Recently, I was asked, "How much research do you actually do for fiction and how much of your work is true?” There’s quite a bit of research that goes into writing mysteries. I want to make sure that my stories are plausible and as accurate as possible.
I mix quite a bit of “real” in my short stories and novels. All of my settings are actual places. I tend to put my works in Virginia cities and counties because I write what I know. If a crime occurs, I make up that location's name. I wouldn't put a horrific or violent event at a real restaurant or store. But if you've been to the cities, you'll recognize landmarks, neighborhoods, and street names.
I get ideas for crimes and capers from real cases, but I usually take liberties with the details. In my short story, "Washed up," in Virginia is for Mysteries, a beat up suitcase washes up on Chick's Beach, and it's filled with some mysterious contents. Back in the ‘80s, there was a real crime where suitcases filled with body parts did appear on beaches along the East Coast. In my story, I thought it would be interesting for beachgoers to find something old and sinister in an unexpected place.
I base some of my characters on combinations of real people. I blend characteristics of several people to make an interesting fictional person. And phrases that family and friends say frequently appear in my stories. I carry a notebook with me wherever I go, and I am always jotting down names, interesting tidbits, and snippets of dialogue that might one day make their way to a story. I have two co-workers who keep asking me to make them villains. I haven't done that yet, but I do hint from time to time that unruly team members will end up in a dumpster in a future story.
I use friends and family member's names for minor characters. In Secret Lives and Private Eyes, my sleuth, Delanie Fitzgerald, gives herself all kinds of aliases in her investigations. These are usually names of friends and family. And every once in a while, you'll find police, EMTs, or FBI agents named after my favorite authors, rock stars, or actors.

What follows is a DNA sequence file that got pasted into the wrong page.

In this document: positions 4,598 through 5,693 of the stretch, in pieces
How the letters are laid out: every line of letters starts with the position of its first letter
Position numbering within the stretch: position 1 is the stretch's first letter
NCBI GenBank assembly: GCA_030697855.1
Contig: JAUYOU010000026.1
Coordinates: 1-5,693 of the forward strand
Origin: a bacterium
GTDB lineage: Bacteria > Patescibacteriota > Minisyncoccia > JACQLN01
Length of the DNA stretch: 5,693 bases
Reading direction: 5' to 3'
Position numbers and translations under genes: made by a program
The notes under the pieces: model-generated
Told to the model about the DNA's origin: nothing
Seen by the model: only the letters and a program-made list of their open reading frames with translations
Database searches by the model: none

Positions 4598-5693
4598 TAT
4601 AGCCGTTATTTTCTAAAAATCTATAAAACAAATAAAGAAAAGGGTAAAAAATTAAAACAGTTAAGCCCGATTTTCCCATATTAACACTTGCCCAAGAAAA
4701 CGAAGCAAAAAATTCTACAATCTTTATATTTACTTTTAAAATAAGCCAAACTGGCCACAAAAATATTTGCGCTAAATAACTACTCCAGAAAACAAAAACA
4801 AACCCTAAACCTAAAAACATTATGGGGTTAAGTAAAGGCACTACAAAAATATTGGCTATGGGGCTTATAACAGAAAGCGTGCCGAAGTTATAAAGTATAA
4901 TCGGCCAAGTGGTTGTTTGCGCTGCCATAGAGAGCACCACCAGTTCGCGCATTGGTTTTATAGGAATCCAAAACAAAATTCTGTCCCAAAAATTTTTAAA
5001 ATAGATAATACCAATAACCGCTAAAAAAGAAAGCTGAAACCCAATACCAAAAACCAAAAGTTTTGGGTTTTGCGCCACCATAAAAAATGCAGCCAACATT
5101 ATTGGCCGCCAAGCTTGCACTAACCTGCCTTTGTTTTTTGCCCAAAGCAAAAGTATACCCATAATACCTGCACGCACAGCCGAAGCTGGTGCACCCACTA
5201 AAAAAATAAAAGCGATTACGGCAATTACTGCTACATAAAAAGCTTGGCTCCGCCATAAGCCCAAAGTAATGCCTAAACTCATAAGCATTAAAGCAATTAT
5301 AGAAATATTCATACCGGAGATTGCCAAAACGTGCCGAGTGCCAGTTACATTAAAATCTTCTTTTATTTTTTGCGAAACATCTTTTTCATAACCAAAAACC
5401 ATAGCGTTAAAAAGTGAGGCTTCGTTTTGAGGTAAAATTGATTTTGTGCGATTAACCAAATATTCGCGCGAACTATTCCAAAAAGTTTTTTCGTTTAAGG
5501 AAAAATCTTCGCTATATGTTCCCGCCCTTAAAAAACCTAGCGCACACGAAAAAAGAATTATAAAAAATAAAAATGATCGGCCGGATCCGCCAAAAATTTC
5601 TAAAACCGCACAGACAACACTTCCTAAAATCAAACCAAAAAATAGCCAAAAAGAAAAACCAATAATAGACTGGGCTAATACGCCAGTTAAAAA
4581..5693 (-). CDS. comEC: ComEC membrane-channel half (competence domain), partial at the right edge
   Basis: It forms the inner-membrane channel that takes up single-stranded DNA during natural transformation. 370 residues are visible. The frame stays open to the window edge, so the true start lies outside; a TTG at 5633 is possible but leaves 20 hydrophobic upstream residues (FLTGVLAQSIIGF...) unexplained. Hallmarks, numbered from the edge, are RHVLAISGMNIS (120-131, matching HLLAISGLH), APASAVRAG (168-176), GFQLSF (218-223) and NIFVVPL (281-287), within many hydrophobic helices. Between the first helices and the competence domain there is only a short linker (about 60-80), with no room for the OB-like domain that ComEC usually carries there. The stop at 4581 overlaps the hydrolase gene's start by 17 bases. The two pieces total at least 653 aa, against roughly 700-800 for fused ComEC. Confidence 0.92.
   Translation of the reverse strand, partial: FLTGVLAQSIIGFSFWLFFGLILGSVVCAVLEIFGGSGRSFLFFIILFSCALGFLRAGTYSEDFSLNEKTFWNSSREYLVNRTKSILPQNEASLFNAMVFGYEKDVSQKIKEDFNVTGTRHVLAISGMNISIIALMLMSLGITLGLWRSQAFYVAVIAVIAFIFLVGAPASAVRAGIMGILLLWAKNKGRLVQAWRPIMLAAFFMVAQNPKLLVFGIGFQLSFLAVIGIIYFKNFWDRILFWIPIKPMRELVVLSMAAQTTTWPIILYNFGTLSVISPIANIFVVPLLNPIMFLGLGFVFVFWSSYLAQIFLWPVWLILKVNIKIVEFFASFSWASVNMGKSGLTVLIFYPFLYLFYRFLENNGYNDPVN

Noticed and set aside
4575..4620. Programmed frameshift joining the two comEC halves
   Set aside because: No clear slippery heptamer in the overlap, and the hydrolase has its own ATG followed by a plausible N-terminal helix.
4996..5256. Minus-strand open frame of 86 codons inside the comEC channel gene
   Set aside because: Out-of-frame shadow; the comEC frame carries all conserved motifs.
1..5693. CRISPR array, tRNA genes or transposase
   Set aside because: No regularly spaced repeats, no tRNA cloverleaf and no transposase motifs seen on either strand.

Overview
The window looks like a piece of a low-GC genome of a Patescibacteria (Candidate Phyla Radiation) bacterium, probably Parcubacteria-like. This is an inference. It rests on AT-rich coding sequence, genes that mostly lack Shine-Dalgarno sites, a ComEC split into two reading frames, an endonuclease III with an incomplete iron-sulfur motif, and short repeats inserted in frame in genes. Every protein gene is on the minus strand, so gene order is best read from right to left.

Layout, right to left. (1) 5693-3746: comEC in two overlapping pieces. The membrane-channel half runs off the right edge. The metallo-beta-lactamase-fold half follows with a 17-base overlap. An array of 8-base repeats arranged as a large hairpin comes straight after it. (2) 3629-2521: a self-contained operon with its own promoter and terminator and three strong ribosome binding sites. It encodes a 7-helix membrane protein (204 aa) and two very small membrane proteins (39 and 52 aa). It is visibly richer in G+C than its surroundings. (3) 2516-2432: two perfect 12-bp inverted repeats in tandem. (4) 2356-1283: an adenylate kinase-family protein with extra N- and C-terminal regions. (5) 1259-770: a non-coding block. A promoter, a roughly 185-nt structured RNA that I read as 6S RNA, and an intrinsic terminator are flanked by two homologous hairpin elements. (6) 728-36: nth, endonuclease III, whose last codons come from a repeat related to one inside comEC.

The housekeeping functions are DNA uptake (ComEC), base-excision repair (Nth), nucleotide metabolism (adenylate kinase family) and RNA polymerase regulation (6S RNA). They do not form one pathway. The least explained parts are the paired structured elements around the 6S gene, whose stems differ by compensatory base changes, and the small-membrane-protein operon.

I am also very fortunate to be a “CK” (Cop’s Kid). My dad, now retired, is one of my best sources of information on crime and law enforcement. He helps me make sure that the crime scenes are described as accurately as possible. I email him all the time with questions like, “Hey, Dad. What’s a meth lab smell like?” or “If a body falls overboard, what’s it likely to look like if it washes ashore four days later?” I am also very fortunate to be a part of Sisters in Crime. Our local chapter (Central Virginia) offers a variety of programs with professionals in criminology, law enforcement, and forensics. These speakers are so knowledgeable and willing to share information. I also appreciate that they answer all my weird, author questions without giving me too many funny looks.
Even though my short stories and novel are fiction, they also contain some truth and reality. And research is important, so that the work is interesting, accurate, and close to true life.
Secret Lives and Private Eyes – Heather Weidner
Secret Lives and Private Eyes is a fast-paced mystery that will appeal to readers who like a strong, female private investigator who has a knack for getting herself in and out of humorous situations. Business has been slow for PI, Delanie Fitzgerald, but her luck seems to change when a tell-all author hires her to find rock star, Johnny Velvet. Could the singer whose life was purportedly cut short in a fiery car crash still be alive? And as if sifting through dead ends in a cold case isn’t bad enough, Chaz Wellington Smith, III, a loud-mouthed strip club owner, hires Delanie to uncover information on the mayor’s secret life. When the mayor is murdered, Chaz is the key suspect. Now Delanie must clear his name and figure out the connection between the two cases before another murder – probably her own – takes place.
Heather Weidner’s short stories appear in Virginia is for Mysteries and Virginia is for Mysteries Volume II. Currently, she is President of Sisters in Crime – Central Virginia, and a member of Guppies and Lethal Ladies Write. Secret Lives and Private Eyes is her debut novel.
Originally from Virginia Beach, Heather has been a mystery fan since Scooby Doo and Nancy Drew. She lives in Central Virginia with her husband and a pair of Jack Russell terriers.
Through the years, she has been a technical writer, editor, college professor, software tester, and IT manager. Visit Heather at www.heatherweidner.com, Facebook, Twitter, Instagram, Pinterest, and Goodreads.
Website and Blog: www.heatherweidner.com